Baby You Can Drive My Car: Paul, John and Oh-So-Mod Motoring

Paul McCartney Mini

The McCartney Mini. Pic not taken at the Ed Sullivan Theater.

As any loyal ‘Buzzard’ (or Buzzette) will already know, the automobile had entered American pop culture long before the Beatles arrived in New York. Its invasion of American society began as soon as ‘society’ started buying automobiles, and coalesced – in all likelihood – in the democratic ideals fostered by the Model T. And the automobile’s role in society was well documented during the Depression, either escaping from the Dust Bowl or driving onto Hollywood’s red carpet. Dust and Duesenberg may not (at first blush) seem compatible, but in the newsreels of the ‘30s they were inescapable.

John Lennon's Rolls Royce

John Lennon wth his Rolls Royce Phantom V. Not shown: Henry Royce rolling over in his grave…

The British automobile had not fared as well, until – of course – the Beatles started driving. It was in the mid-sixties, with fan magazines documenting their every move, that I first took note of McCartney’s Mini. The Mini, of course, dates back to 1959, but you could count on one hand the number of retail sales west of New York City; I lived just west of the Missouri River. So, my seeing a Mini ‘in the metal’ by that time is unlikely. But I was completely captivated by Paul’s Mini and – by extension – the realization that the Brits (inventor of the rigid class structure) had devised a car capable of bridging most socioeconomic divisions – long before the term  ‘socioeconomic’ had been popularized.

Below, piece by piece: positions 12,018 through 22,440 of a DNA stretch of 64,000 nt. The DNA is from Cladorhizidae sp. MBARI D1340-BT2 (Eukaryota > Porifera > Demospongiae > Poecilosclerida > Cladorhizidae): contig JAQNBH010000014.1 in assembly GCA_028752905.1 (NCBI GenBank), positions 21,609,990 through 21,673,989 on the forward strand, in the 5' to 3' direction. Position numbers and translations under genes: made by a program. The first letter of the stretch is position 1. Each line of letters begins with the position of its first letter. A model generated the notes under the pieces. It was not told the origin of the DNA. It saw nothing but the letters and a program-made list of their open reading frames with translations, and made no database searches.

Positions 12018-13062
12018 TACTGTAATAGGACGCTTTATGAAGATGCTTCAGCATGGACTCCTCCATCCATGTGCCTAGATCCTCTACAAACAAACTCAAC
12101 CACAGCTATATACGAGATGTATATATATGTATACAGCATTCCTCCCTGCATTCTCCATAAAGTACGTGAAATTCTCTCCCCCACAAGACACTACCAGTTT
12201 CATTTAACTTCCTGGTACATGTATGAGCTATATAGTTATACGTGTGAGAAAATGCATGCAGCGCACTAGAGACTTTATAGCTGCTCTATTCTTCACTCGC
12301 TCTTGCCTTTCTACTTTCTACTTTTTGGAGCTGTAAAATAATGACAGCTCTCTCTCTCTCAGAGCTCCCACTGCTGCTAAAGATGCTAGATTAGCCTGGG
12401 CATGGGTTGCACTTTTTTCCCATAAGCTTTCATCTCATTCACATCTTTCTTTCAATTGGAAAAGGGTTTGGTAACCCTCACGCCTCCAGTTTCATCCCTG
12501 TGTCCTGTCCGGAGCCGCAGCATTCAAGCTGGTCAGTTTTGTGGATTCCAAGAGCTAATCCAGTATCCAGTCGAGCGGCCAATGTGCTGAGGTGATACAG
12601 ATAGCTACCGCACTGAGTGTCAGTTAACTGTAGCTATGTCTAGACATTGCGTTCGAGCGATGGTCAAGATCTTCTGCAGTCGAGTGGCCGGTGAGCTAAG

Paul’s Mini had been modified – today we’d call it ‘pimped’ – by Radford, a popular thing for people with money to do in the Swingin’ Sixties. The mods were subtle, especially when compared to Lennon’s contemporary ride, a Rolls-Royce Phantom V. Delivered in white, Lennon commissioned bespoke paint; this was long before we could wrap or – for that matter – rap. The result seemed to presage the Beatles’ own Magical Mystery Tour with a paint scheme inspired by a gypsy’s wagon. Yoko – who came later – would have undoubtedly preferred the all-white finish of the standard Phantom.

All of this, of course, preceded McQueen’s Mustang, The Dukes’ Dodge and Brezhnev’s car collection. By the end of the decade fan magazines had moved on – although I remember Mark Lindsay (lead singer for Paul Revere and the Raiders) driving a 275 GTB. Dammit.

Much later, John would be seen walking in New York.